Arts Pasifika Awards celebrate excellence and innovation in Pacific Art
25 Oct 2017
Some of New Zealand’s most talented Pacific artists were last night recognised for their contribution at the 2017 Creative New Zealand Arts Pasifika Awards.
Celebrating excellence and innovation in Pacific Art, the awards recognise outstanding Pacific artists practicing contemporary and heritage artforms.
Wellington-based, internationally acclaimed theatre director Nina Nawalowalo received the Senior Pacific Artist Award with other winners representing a range of artforms from opera to visual art and traditional Pasifika handicrafts.
“These awards recognise some of this country’s most outstanding Pacific artists, who bring so much to the cultural landscape of this diverse nation,” said Arts Council of New Zealand Deputy Chair Caren Rangi.
“Pacific arts are a cultural touchstone to the historical, cultural and familial ties this country has with other Pacific nations. These awards help to recognise the contribution that art plays in maintaining these connections,” she said.
In 2017 the total value of the awards will increase to $52,000 from $33,000 in previous years. Caren Rangi said this was an important signal of the Arts Council’s ongoing support for the development of Pacific Arts in Aotearoa.
Nina Nawalowalo – Senior Pacific Artist Award ($20,000)
In a career spanning more than 30 years, internationally acclaimed theatre director Nina Nawalowalo has created a platform for the telling of Pacific stories across the globe. Artistic Director and Co-founder of Wellington-based theatre company The Conch, she is a performer, mentor and teacher who has presented at over 40 international festivals, including the London International Mime Festival, British Festival of Visual Theatre, and the Moscow Arts Festival. From her ground breaking Vula, which toured for seven years including a three week season at The Sydney Opera House and a sold out season at London’s Barbican Centre, to Masi and Marama, Nina is renowned for her powerful work exploring Pacific themes.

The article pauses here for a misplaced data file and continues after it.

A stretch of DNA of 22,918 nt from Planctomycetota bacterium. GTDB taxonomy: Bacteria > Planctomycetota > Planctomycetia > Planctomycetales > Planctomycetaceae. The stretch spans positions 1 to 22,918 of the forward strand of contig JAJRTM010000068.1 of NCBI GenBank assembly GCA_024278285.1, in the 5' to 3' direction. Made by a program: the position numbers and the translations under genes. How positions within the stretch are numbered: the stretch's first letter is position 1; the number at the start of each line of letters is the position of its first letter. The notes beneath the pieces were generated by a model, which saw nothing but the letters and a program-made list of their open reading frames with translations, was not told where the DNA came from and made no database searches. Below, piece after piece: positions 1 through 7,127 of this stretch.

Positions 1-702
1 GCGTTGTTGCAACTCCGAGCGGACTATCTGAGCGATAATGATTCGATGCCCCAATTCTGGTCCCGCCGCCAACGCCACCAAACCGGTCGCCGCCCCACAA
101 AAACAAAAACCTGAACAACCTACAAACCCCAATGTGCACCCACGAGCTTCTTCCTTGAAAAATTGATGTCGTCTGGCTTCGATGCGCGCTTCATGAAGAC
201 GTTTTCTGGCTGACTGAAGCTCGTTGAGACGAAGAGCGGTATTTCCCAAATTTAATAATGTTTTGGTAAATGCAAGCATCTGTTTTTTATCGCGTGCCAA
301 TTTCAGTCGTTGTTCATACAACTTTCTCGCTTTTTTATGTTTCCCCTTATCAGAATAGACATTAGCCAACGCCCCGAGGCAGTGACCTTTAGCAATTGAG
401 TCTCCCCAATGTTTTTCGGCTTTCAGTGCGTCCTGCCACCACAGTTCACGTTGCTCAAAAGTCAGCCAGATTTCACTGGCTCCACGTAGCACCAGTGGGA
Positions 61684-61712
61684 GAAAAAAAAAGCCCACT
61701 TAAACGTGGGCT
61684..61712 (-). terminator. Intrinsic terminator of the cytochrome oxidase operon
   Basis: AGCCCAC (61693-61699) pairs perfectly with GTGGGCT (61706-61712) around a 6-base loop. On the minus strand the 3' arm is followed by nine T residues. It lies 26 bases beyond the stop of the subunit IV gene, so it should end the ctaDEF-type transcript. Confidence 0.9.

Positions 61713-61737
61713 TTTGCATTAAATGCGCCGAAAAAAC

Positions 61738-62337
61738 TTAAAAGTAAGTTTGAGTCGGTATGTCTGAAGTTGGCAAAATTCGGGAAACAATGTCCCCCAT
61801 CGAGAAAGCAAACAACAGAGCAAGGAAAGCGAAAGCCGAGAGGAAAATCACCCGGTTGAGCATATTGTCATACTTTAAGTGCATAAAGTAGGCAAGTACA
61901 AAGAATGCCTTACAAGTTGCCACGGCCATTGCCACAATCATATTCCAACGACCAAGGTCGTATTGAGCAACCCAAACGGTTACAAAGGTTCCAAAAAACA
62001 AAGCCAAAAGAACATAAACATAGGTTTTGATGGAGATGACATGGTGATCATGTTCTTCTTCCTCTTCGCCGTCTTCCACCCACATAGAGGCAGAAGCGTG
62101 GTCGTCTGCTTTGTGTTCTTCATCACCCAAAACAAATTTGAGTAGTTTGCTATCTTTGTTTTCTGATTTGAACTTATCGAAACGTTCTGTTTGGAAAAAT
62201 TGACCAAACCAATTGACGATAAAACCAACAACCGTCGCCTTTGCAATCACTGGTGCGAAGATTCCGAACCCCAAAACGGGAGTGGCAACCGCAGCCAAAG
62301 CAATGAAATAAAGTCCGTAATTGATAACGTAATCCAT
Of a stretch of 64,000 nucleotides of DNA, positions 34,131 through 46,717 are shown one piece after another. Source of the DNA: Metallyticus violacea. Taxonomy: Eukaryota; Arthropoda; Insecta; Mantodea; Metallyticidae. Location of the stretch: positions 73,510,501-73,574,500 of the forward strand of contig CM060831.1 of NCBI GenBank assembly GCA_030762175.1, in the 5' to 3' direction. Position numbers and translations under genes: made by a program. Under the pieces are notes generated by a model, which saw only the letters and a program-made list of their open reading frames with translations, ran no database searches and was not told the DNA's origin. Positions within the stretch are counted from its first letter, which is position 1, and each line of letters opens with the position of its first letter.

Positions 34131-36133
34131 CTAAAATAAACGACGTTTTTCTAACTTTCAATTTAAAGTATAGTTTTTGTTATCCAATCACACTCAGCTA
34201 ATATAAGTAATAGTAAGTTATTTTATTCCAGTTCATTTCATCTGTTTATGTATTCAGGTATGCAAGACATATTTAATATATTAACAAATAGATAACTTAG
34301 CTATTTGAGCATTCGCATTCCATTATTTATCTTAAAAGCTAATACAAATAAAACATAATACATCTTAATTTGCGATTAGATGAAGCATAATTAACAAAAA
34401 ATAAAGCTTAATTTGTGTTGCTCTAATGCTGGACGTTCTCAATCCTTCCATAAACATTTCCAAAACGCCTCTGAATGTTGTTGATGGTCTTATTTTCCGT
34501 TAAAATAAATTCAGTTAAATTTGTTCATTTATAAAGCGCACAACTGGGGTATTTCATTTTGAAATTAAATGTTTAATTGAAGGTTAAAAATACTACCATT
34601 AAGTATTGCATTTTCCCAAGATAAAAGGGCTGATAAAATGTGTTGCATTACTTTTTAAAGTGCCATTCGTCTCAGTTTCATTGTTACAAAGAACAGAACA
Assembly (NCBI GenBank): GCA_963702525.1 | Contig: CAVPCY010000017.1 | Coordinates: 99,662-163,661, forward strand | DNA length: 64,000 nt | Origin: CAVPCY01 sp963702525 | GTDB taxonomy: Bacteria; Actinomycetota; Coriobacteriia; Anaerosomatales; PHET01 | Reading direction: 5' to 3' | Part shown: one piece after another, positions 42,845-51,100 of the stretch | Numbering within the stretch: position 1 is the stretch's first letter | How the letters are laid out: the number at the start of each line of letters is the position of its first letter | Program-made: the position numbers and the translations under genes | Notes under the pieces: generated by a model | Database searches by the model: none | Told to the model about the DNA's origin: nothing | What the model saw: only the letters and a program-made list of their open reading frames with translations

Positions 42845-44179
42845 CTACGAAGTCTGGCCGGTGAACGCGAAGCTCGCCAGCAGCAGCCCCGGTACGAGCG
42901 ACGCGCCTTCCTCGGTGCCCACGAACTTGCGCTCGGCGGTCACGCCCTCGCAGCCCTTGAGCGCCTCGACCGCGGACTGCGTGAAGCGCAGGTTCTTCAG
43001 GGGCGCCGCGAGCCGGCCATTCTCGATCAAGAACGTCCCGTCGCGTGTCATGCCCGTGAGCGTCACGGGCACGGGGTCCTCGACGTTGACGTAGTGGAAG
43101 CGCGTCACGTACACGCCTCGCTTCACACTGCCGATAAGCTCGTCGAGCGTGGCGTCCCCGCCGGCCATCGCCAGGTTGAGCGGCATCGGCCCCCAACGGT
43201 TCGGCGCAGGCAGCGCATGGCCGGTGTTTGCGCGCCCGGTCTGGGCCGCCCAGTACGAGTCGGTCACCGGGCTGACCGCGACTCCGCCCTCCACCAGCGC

Nina has imbued the same magic through her unforgettable direction of works such as Hone Kouka’s The Prophet and Edinburgh Festival award winning Duck Death and the Tulip. She is passionately committed to bringing untold stories into the light and for using theatre as a vehicle to affect social change. In 2013 she established the Solomon Islands National Women's Theatre Company Stages of Change as a means to address violence against women and girls. The 15 women company performed at the Melanesian Arts Festival in Papua New Guinea and at the EU Parliament in Brussels. Her most recent show, The White Guitar, is the powerful story of The Luafutu Family: Father John and sons Matthias and Malo – aka renowned hip hop artist, Scribe. Told by the Luafutu family, the sold-out show was lauded by critics with praise such as:
“If there’s any show that you’re going to see in the next decade, this has to be it” Radio New Zealand
“a seminal moment in New Zealand theatre history” The Press.
Kalisolaite Uhila – Contemporary Pacific Artist Award ($7,500)
Described as one of ‘New Zealand’s most intriguing and gifted artists’, Tongan born Kalisolaite Uhila’s innovative visual art uses metaphor to express ideas and provoke audience introspection. He challenges audiences to confront their prejudices to understand works oscillating between Tongan and Western notions of self, space and time.
Kalisolaite’s work explores cultural, social and political themes such as urban homelessness, and how the ocean connects people from distant, disparate nations. He also examines how traditional Tongan notions of the relationship between people and sacred animals, like pigs, intersect with Western ideas. His experiential performances have involved living rough on the streets of Auckland for three months, living as a pig in a crate, and conducting the waves of the Pacific Ocean from the shore of Oriental Bay.